Another option I wanted to try was to create an action shot. This means that something is happening in the image while we are capturing it. These images are typically very compelling, as they manage to transcend the still nature of photography, creating the impression of movement and dynamism. Examples of action shots include: hands kneading bread dough or mixing a batter, a person adding ingredients to a dish, cracking an egg, someone dusting powdered sugar or sprinkling a topping on a dish, hands pouring a drink from a vessel into another, someone eating soup from a bowl – you get the idea. I am preparing a separate post on action shots, but in this post I’ve got two examples, which I’ve shown and explained below.
For the first example below, I chose a higher angle than the straight-on image above, and backed up a bit to give a better view into the scene. I wanted to include both the “before the action” and the “action” images, so that you can see what a dramatic difference it makes to have that point of interest in the photograph.
It is good to have some negative space (i.e. empty space) in images, and also the “before action” image above could possibly be suitable in a situation where I wanted to add text in the upper third of the picture. But how much more interesting is this next shot?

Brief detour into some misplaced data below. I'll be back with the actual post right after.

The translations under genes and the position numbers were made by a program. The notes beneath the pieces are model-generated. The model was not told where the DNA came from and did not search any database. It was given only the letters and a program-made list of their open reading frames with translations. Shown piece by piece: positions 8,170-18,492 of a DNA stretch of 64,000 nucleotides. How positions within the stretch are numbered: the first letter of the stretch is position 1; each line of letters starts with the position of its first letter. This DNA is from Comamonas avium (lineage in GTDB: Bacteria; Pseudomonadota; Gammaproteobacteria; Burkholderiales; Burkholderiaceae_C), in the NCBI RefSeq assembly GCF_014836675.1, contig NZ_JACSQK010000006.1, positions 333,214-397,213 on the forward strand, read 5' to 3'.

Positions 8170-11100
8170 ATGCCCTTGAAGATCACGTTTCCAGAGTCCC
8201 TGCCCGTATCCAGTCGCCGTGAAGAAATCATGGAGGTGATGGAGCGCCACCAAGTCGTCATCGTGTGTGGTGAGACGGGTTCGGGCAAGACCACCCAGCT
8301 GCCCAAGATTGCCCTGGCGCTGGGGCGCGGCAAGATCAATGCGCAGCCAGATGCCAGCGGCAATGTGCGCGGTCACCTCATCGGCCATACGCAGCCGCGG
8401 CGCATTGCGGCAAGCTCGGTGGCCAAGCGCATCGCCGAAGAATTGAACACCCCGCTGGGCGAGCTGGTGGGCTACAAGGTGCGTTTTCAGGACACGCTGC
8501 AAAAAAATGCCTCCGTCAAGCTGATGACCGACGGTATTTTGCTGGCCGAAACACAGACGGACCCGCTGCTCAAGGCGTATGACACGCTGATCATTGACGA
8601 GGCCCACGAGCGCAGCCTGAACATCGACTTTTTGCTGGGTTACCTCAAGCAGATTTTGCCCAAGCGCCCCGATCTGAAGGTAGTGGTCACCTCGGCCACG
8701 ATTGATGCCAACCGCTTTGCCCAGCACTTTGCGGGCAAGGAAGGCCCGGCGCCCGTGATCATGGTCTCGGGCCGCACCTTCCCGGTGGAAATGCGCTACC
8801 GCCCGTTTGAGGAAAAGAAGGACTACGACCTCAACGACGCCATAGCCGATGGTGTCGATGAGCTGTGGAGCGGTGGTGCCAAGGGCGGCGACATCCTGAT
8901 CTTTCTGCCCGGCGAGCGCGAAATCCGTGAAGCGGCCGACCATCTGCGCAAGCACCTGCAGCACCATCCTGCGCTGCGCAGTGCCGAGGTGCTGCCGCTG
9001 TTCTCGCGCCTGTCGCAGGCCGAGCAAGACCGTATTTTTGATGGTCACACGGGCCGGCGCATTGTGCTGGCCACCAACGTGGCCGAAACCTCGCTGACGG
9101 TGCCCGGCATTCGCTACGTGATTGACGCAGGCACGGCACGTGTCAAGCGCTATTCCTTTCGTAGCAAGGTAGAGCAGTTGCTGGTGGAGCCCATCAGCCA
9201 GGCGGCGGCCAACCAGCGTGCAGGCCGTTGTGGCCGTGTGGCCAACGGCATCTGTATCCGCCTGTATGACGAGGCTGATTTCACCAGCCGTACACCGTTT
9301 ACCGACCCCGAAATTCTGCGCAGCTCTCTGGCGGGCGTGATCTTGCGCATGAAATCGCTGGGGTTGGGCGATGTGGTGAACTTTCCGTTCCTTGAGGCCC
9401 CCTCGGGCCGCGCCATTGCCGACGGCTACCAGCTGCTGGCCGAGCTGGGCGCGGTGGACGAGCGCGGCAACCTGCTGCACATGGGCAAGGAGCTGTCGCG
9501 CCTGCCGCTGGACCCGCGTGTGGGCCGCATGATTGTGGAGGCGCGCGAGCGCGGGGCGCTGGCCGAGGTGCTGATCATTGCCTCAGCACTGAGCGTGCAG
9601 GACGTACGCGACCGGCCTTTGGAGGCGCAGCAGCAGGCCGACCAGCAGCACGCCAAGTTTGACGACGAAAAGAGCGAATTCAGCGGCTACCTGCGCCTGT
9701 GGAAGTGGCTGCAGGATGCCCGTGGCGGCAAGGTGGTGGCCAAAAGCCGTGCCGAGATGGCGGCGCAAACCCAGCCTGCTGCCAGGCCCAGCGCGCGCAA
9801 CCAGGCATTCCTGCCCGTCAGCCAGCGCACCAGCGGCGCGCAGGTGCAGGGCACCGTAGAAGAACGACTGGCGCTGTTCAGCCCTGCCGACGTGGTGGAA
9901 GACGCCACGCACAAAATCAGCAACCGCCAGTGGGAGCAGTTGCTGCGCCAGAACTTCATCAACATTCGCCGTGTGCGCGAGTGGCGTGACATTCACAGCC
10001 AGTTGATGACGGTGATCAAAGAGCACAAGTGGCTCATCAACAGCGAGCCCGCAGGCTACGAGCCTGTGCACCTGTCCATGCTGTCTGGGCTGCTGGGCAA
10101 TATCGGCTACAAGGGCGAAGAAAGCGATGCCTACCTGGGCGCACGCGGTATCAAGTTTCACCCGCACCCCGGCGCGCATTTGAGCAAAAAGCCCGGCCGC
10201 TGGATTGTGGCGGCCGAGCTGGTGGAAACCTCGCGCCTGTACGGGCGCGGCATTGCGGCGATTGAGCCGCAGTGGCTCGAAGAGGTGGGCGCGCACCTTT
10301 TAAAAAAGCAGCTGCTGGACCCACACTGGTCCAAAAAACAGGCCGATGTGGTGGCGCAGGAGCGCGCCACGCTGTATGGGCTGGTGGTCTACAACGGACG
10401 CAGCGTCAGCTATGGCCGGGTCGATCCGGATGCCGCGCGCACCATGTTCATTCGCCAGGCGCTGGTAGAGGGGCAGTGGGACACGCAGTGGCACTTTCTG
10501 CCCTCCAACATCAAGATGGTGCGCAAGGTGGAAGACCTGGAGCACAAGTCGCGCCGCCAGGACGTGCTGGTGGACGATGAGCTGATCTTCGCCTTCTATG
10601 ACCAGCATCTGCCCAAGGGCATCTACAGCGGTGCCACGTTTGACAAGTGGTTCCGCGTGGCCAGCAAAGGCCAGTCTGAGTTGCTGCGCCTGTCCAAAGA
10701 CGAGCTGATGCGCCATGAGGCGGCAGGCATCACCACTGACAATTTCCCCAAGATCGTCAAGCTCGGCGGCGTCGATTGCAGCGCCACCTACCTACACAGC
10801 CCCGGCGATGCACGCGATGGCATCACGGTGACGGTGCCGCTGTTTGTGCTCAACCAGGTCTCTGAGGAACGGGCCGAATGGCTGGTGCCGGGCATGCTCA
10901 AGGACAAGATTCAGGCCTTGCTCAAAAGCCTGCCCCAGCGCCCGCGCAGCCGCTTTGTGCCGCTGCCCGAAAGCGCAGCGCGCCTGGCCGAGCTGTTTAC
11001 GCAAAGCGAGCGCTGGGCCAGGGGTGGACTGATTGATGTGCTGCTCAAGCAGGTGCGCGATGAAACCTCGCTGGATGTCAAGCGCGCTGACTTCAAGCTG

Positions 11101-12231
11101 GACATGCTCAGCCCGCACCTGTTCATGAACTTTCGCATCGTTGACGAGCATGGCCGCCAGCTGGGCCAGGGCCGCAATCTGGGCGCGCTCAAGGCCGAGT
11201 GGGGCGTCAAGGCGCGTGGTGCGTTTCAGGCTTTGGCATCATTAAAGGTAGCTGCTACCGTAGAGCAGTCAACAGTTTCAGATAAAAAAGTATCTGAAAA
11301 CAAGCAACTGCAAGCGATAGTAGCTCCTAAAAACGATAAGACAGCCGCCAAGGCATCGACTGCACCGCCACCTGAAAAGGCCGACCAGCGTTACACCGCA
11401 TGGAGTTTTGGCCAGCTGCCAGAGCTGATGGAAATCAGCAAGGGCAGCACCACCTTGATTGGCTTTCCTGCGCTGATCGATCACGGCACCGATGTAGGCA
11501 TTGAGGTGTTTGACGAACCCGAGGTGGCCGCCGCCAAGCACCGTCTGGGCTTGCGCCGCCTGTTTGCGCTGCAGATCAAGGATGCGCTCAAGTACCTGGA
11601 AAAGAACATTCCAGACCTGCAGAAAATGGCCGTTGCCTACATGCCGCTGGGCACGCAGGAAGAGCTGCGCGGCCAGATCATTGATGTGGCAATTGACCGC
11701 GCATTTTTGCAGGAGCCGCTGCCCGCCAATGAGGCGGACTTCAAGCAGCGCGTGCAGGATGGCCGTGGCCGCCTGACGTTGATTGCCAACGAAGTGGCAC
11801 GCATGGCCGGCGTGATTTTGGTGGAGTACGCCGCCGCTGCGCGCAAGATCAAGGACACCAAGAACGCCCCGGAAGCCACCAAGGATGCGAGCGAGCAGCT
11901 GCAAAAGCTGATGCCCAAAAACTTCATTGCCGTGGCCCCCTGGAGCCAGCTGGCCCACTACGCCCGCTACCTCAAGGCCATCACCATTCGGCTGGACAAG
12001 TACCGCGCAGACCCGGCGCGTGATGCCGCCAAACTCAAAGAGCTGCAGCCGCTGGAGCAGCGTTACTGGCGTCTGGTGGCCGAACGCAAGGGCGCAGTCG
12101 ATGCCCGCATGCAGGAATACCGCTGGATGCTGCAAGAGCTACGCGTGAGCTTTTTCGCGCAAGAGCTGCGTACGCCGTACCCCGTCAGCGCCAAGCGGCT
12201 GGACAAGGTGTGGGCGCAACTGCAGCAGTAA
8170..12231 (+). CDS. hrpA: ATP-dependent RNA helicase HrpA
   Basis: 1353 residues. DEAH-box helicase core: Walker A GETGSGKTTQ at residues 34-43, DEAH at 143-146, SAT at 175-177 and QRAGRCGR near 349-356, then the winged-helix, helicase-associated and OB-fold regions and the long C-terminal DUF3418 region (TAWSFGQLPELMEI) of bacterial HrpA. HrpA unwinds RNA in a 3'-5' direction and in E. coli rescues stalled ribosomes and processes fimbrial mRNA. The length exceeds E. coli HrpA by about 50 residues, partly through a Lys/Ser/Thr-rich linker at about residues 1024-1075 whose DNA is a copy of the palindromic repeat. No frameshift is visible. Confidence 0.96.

This second image is clearly my favourite. Which one is yours? (And it’s ok to say neither!) The lighting set-up is identical to the straight on image, but I raised my camera a bit. This allows for a better view of the berries on top, but on the other hand, this angle pushes out of focus the pancakes at the bottom of the stack.
Adding a human (or a kitten) into the frame is almost always a good idea. The viewer connects instantly with the image and the scene just seems complete. The presence of a person injects life into an otherwise still, lifeless scene. I wanted to take an action shot with hands, and here is the result.